Giants' Sanchez celebrates scoring a run next to Rangers' Lee during Game 1 of Major League Baseball's World Series in San Francisco

Rangers in trouble as Cliff Lee falls in Game 1 to Giants

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Cliff Lee was 7-0 in his first eight postseason starts.  He shut out the Yankees in the ALCS and struck out 21 Tampa Bay hitters in two ALDS starts before that.  He was supposed to be unbeatable in big games.  He was supposed to handle the Giants with ease.  He was supposed to lead the Rangers to the franchise’s first-ever World Series title.

So much for predeterminations.

The Giants tagged Lee for eight hits and seven runs on Wednesday night in San Francisco, chasing him from Game 1 of the World Series in the fifth inning while scoring an eventual 11-7 victory.  Lee displayed excellent control for most of the night, but he wasn’t able to hit the corners of the strike zone like he had in recent postseason starts and San Francisco poured on extra-base hit after extra-base hit.

Freddy Sanchez had three consecutive doubles, Juan Uribe homered and rookie phenom Buster Posey collected yet another RBI.

Sanchez hit just .292/.342/.397 during the regular season while battling shoulder and finger injuries, and he had just one extra-base hit in 40-plus postseason at-bats before Wednesday night.  And yet the second baseman played the hero.

The Giants caught heat from certain sections of the baseball universe for trotting out staff ace Tim Lincecum in Game 1 against Lee.  Some thought San Francisco should concede the loss to baseball’s best big-game pitcher and try to play catch-up on the back of “The Freak” in Game 2.  But Giants manager Bruce Bochy is smarter than that.  He’s smart enough to know that past success means very little in the game of baseball and that putting his club’s best foot forward in Game 1 made the most sense.

Bochy’s boys now have a 1-0 lead in the seven-game Fall Classic and have proven they can handle the best pitcher Texas has to offer.

Matt Cain will take the mound in Game 2 against Rangers starter C.J. Wilson and Jonathan Sanchez will go for the Giants in Game 3 against Colby Lewis.  Baseball is impossible to predict, especially during the playoffs, but it’s fact — not opinion — that San Francisco has better pitchers lined up in this series.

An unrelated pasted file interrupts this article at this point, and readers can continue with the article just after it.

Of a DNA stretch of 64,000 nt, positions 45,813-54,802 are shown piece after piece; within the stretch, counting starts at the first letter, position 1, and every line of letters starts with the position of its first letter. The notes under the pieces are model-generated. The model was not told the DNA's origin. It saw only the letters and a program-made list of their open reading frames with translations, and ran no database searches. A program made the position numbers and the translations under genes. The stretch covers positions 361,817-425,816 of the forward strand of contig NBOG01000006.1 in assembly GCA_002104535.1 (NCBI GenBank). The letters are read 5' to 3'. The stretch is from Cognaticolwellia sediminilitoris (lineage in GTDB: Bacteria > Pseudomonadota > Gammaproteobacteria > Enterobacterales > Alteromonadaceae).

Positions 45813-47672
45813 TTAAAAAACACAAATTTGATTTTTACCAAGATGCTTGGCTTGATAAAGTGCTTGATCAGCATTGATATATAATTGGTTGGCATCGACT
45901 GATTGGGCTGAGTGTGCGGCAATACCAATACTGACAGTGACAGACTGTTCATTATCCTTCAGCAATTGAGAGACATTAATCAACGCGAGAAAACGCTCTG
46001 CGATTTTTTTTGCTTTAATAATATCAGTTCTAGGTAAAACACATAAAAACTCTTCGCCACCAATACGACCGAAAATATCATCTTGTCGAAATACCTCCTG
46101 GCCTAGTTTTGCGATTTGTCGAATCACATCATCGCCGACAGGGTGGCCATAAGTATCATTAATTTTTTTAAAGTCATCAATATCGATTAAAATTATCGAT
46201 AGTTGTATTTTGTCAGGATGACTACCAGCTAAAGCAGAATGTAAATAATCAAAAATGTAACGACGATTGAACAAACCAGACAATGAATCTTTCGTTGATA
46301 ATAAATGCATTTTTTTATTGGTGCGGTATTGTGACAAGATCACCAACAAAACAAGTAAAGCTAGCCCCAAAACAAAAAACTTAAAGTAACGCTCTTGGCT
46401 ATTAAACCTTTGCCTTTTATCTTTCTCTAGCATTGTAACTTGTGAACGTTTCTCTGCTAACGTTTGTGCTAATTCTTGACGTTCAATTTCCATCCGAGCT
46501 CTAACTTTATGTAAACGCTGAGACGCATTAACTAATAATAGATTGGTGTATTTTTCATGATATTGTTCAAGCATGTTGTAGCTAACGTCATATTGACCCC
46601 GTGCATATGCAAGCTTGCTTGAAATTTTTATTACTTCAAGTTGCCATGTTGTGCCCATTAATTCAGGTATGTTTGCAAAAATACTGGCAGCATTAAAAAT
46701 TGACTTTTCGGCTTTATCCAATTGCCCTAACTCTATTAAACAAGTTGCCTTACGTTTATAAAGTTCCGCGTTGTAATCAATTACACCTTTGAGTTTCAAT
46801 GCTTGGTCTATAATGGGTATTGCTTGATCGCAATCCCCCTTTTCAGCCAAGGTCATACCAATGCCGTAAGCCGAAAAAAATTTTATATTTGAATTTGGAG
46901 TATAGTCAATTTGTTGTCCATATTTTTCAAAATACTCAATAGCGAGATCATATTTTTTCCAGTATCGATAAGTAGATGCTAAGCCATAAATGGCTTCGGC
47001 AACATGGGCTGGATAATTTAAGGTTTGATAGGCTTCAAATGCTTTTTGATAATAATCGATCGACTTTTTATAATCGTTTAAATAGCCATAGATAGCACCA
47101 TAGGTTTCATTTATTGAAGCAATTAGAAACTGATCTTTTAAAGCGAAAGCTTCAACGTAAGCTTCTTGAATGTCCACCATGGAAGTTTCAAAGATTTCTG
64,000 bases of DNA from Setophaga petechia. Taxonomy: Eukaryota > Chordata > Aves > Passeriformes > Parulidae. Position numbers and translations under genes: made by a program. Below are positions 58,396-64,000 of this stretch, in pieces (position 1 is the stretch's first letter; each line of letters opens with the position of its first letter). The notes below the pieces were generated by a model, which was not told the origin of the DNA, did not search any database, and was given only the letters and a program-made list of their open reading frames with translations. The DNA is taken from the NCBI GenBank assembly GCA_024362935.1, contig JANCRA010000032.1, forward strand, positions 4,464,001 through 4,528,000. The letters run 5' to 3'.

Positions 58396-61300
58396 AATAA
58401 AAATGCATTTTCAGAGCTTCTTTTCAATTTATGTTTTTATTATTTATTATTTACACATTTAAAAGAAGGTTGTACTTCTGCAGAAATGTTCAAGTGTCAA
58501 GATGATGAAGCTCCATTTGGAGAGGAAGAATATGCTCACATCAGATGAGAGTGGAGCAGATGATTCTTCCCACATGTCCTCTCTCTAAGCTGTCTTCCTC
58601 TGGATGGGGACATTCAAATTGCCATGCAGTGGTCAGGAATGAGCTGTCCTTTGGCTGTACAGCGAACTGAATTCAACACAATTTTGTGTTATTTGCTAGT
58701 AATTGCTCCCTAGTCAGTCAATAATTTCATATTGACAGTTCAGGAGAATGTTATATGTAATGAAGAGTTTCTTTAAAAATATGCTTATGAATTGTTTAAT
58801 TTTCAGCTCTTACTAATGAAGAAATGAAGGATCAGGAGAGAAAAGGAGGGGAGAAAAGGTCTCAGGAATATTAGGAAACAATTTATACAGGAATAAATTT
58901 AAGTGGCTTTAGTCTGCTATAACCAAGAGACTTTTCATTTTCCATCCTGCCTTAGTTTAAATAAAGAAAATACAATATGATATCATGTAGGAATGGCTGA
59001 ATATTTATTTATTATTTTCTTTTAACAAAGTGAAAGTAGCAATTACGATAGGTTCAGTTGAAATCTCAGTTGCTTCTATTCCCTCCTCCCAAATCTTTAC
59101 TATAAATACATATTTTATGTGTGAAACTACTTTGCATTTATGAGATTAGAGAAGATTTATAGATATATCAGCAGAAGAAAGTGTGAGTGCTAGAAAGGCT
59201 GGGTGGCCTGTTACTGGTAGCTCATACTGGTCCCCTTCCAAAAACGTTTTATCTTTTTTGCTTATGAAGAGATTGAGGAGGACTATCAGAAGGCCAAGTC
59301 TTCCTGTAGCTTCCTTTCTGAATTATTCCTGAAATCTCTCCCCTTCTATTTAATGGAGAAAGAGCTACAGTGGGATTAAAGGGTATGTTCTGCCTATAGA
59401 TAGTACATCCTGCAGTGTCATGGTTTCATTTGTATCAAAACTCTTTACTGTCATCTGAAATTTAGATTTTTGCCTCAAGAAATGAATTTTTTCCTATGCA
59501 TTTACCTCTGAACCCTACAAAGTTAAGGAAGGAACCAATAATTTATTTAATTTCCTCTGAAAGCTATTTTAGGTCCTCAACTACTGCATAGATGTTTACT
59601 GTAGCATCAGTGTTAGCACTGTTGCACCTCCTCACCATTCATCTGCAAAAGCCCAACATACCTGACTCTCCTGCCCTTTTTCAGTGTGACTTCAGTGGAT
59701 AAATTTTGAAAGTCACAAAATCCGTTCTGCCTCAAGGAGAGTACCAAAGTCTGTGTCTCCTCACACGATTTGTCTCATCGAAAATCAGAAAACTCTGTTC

Cain, a righty, has not allowed a single earned run in two outings this postseason and features an active four-pitch arsenal that should minimize the danger of Texas’ sluggers.  Wilson, meanwhile, walked a league-high 93 batters during the regular season and was touched up for nine runs in 12 innings of work during the ALCS against New York.

Sanchez, a lefty, struck out 205 batters over 193.1 innings in 2010 and has been just as dominant so far in the playoffs.  Colby Lewis is a fighter with a great backstory, but he doesn’t have the raw stuff that Sanchez boasts and will enter Game 3 as a sure underdog, no matter what takes place on Thursday night in Game 2.

It’s odd to say, considering the many pundits that predicted the Rangers to ease through this 2010 World Series, but the Giants might actually be the favorite from here on out.

No, San Francisco doesn’t have the best offense.  And, no, it’s not going to be easy to win multiple games in what should be a rowdy Rangers Ballpark.  But all it takes is one Cody Ross or a few extra-base hits from a guy like Sanchez.  All it takes is one big inning for the ace-heavy Giants to put away a team like Texas — a team that relies so deeply on offensive production.

Catching up with Professor Ben Cherington

BOSTON, MA - JUNE 12:  Ben Cherington, general manager of the Boston Red Sox, leaves the field before a game with the Toronto Blue Jays at Fenway Park on June 12, 2015 in Boston, Massachusetts.  (Photo by Jim Rogash/Getty Images)
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There is a general consensus that the bad free agent signings of the later Ben Cherington years in Boston were ownership diktats, not things that were Ben Cherington’s idea. Whether that consensus is accurate is hard to say, but that’s how it sort of felt to most outside observers. The reality was probably messier. Where ideas start and where they end up in organizations involve a lot of weird passive-aggressive dancing, with power being exercised in some cases and merely anticipated in others, causing people to do things in such a way that blame is a nebulous matter. I’m sure baseball teams are no different.